It’s lunchtime. Buy it or bag it?

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I was pondering the sad state of the 300 block of N. Charles Street as I walked to work this morning. True, Maisy’s restaurant has newly opened where Copra once stood, but the Starbucks is gone, and a cyber cafe that’s been there for at least 2.5 years – the length of my tenure here – is recently shuttered. Other empty storefronts dot the landscape.

I’m probably (in part) to blame; I began regularly bringing my lunch to work last year in an effort to save some dough, and I’ve kept up the habit.

Often I’ll still wander up to Charles Center for a fountain soda (carbonated sugar is my one, true vice) and today the cafeteria was absolutely teeming with customers. At Pizzeria Speranza, the cashier told me that they had five delivery orders – all for 4-5 pizzas – and a crush of customers descend at once. Yesterday was crazy, too, she said.

Is it the post-vacation, empty-fridge syndrome? (Probably). Or are people opening their wallets a bit more often, now that things are starting to slowly look up?

Fleming’s pulling out all the stops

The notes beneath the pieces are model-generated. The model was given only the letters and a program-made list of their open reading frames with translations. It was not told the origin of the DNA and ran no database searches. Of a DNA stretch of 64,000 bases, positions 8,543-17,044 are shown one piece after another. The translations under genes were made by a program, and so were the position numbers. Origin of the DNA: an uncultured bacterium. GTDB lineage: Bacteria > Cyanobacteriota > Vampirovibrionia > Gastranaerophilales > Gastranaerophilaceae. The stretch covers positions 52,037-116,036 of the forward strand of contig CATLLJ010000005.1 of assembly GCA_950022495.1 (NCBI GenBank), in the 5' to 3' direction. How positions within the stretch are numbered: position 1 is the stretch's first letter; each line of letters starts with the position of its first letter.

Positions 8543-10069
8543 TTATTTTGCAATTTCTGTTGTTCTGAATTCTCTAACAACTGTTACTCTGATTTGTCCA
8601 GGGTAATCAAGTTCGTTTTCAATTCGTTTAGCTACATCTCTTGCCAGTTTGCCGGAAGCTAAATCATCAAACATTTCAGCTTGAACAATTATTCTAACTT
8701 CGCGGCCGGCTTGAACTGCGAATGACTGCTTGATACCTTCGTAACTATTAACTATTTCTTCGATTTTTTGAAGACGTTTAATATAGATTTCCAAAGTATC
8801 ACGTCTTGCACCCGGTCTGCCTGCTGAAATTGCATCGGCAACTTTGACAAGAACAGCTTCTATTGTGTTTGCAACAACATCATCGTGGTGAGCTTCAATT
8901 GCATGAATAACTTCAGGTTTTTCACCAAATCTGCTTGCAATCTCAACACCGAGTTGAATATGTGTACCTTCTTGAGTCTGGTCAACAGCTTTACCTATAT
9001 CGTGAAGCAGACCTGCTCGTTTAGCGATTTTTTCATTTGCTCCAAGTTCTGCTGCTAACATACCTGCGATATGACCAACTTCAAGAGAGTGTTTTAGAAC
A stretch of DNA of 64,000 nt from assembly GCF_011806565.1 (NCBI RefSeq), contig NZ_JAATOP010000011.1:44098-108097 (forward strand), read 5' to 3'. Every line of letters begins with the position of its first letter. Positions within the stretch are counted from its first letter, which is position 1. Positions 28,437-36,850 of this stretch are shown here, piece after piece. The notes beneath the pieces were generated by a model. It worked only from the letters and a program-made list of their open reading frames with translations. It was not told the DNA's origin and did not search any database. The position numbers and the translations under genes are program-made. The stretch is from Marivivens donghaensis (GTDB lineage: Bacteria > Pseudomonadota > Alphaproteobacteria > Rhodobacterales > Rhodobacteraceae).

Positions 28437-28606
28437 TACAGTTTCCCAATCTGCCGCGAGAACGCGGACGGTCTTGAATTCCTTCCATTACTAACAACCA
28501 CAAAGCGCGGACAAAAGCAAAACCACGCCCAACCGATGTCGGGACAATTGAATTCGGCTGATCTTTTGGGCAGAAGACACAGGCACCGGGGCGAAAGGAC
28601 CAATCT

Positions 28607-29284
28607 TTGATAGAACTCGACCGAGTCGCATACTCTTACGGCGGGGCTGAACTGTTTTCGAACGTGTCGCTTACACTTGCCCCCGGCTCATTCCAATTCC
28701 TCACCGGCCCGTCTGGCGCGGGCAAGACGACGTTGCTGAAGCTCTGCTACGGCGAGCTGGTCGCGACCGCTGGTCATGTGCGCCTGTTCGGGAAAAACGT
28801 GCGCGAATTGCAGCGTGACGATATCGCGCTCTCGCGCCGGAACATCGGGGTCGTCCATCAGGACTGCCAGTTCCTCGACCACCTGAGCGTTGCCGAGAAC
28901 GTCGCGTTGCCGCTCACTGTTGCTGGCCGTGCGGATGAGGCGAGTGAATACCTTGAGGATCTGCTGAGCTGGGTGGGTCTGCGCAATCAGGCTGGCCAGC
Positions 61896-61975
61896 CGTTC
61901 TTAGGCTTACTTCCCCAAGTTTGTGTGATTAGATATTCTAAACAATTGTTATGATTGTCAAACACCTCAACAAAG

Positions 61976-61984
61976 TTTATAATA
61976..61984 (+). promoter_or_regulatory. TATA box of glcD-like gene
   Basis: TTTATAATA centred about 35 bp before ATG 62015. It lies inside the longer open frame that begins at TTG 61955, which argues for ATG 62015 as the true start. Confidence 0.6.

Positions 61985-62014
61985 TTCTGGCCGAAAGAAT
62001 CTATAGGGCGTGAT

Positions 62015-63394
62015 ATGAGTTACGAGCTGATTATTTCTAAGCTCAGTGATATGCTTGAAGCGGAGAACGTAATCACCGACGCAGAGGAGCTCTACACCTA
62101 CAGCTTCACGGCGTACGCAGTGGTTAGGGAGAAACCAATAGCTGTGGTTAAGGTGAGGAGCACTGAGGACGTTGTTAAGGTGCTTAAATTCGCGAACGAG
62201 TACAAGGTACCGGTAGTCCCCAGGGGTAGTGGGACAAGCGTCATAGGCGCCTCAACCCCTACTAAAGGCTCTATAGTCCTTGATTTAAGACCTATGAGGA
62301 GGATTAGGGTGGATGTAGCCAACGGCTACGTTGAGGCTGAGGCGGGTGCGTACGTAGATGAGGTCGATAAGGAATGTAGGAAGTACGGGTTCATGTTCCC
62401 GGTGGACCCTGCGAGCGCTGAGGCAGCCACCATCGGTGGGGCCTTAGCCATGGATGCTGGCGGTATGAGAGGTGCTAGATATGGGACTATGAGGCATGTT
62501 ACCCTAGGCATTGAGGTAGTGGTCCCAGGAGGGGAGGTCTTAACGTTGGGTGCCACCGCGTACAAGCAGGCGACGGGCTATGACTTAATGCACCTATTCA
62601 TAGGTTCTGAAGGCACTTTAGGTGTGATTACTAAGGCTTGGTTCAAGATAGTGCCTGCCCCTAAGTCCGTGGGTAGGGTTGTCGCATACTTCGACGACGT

In an attempt to breathe some life into its business/group event business, Fleming’s Steakhouse and Wine Bar is giving $150 gift certificates to anyone who books a private dinner for 10 or more guests.

“Use your certificate on a future visit to Fleming’s and treat yourself as well as you’ve treated your guests,” the promotional e-mail says.

Many fine dining restaurants have been hit hard by the recession, especially in the group sales business which in the past has accounted for up to 30 percent of total business. With companies stripping down budgets to necessities-only and with the critical view taken by the media and public on seemingly lavish spending, those who were supported by that spending are feeling the pain.

The $150 gift certificate is enticing…but is it enough to get folks to drop at least $1,000 on a nice private dinner?

The glass is half empty…

…and the other half is filled with sour milk. The Conference Board‘s latest consumer confidence ratings were released Tuesday, and the future for many Americans is far from bright.

The index remained relatively flat in March at 26, up from 25.3 in February. (In 1985, the rating was 100.) The Present Situation Index declined to 21.5 from 22.3 last month while the Expectations Index increased to 28.9 from 27.3 in February.

“The Present Situation Index suggests that the overall state of the economy remains weak and that more job losses are on the horizon,” said Lynn Franco, director of the Conference Board Consumer Research Center. “Apprehension about the outlook for the economy, the labor market and earnings continues to weigh heavily on consumers’ attitudes. Looking ahead, consumers remain extremely pessimistic about the short-term future and do not foresee a turnaround in economic conditions over the coming six months.”